Handling Multi-State Returns in ProConnect™ Tax Online

Intuit® ProConnect™ News, Practice Management

Many tax preparers find themselves completing the federal tax return and one state return for their clients. Usually, that sole state return is in your home state, and you are familiar with all the ins and outs of its preparation. However, situations arise when your clients have lived, worked or earned income in another state. In these situations, Intuit® ProConnect™ Tax Online makes it easy to prepare a multi-state return, while ensuring your clients are getting the appropriate credits and making use of any reciprocal agreements between the states.

Non-Resident of a State

Typically, non-residents reside in another state, but earn income in the non-resident state. A few key inputs will establish a state as a non-resident state. On the “Profile” tab, you will need to add all of the states that need to be prepared, including the resident state and all non-resident states. You can add states in ProConnect Tax Online by clicking on the “Add a state return” dropdown bar and selecting the appropriate state. Repeat this process until you have added all of the states you need.

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Tip: If you have added too many states, selecting the state and clicking the “trash can” in the actions column will remove the state from the return.

After you have selected the states you need, head to the “Input Return” tab. Make sure to select which state is the resident state, as of Dec. 31, in the “Resident Status” section of Client Information. That state is treated as the resident state, while all other states added will be treated as non-resident states. If there is only one resident state, then make sure to check the box labeled “Full Year Resident.” We will talk about this input again when discussing part-year residency below. Also, ensure that the checkbox for Multi-State Return is checked for “Yes/True.”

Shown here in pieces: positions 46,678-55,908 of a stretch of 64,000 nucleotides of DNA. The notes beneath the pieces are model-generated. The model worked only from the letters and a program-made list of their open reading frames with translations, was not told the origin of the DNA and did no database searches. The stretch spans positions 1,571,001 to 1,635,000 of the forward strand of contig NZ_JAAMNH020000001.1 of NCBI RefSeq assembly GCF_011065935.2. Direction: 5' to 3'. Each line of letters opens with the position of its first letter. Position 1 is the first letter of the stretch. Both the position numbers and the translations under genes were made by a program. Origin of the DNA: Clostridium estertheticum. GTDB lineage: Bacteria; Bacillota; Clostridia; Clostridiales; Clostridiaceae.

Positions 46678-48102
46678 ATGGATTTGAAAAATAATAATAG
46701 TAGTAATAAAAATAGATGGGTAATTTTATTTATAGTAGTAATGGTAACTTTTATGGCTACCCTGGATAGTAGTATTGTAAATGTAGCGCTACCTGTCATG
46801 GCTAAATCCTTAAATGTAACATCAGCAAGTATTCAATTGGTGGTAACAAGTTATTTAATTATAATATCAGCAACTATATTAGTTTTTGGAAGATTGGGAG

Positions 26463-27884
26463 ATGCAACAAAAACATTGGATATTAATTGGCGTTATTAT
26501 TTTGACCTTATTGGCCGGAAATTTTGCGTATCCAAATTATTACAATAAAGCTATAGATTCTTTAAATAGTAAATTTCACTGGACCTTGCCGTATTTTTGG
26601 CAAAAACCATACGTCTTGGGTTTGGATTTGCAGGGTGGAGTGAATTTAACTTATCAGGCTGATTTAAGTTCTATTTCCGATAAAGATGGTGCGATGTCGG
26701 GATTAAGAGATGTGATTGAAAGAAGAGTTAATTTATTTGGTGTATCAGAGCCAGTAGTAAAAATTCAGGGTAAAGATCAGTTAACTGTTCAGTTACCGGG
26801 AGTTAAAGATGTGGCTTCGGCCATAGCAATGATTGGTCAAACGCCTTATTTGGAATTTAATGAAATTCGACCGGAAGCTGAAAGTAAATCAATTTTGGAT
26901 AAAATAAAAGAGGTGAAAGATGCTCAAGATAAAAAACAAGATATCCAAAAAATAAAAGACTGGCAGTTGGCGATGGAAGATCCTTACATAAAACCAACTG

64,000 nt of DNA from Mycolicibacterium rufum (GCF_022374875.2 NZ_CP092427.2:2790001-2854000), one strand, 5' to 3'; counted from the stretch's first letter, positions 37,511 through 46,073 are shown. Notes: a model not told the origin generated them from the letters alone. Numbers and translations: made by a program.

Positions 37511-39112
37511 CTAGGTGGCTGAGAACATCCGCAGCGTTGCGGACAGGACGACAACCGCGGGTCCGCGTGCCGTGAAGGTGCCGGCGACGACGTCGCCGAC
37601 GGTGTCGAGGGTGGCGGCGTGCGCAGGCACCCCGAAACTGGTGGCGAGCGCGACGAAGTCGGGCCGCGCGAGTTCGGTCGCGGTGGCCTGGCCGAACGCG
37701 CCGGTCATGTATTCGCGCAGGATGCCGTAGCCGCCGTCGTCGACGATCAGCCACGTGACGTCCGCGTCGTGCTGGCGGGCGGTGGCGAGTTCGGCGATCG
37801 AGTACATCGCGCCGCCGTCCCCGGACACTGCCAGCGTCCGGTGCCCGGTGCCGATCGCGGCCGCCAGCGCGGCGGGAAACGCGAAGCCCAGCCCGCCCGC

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Tip: If the taxpayer is a resident of a state that does not require the filing of an income tax return (Texas and Florida, for example), select that state as the resident state, although you do not need to add it on the “Profile” tab.

You might next need to head to the state’s “Part-Yr./ Nonres Info” subsection in the “State & Local” section. Usually, you will not need to enter much in this subsection, but some states require information, such as “days spent in the state as a non-resident.” Be careful, however, as some of the input on this screen is an override [O] for the wage allocation between the states. We will cover the non-override input for the wage allocation in more detail toward the end of this article.

Part-Year Resident of a State
Part-year residents are residents of a state for only part of the year, and are often part-year residents of two or more states. The definition of a part-year resident depends on the state, so you may need to ensure your client meets a specific state’s criteria. However, using the following input, ProConnect Tax Online will automatically determine which type of returns are appropriate for your client.